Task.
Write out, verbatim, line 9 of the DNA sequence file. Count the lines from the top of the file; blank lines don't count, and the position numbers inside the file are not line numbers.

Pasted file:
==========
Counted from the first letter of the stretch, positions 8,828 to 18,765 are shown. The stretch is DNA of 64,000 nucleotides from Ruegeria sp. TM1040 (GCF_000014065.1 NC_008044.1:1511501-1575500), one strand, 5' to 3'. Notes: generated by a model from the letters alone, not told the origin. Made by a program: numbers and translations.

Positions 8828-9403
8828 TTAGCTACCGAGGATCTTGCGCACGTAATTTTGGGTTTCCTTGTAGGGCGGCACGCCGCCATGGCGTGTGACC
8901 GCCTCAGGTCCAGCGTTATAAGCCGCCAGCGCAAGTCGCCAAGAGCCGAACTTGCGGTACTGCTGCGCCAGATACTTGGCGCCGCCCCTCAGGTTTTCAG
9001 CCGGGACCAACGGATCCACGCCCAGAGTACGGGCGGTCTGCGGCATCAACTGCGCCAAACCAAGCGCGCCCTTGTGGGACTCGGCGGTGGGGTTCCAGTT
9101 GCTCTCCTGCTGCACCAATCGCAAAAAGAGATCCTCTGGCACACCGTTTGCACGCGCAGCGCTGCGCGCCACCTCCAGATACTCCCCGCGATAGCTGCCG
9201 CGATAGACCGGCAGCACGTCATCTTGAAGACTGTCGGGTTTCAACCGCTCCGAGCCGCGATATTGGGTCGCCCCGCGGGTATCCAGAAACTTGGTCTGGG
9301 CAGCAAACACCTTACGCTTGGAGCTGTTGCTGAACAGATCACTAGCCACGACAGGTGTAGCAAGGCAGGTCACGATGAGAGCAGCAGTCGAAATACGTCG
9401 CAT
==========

9401 CAT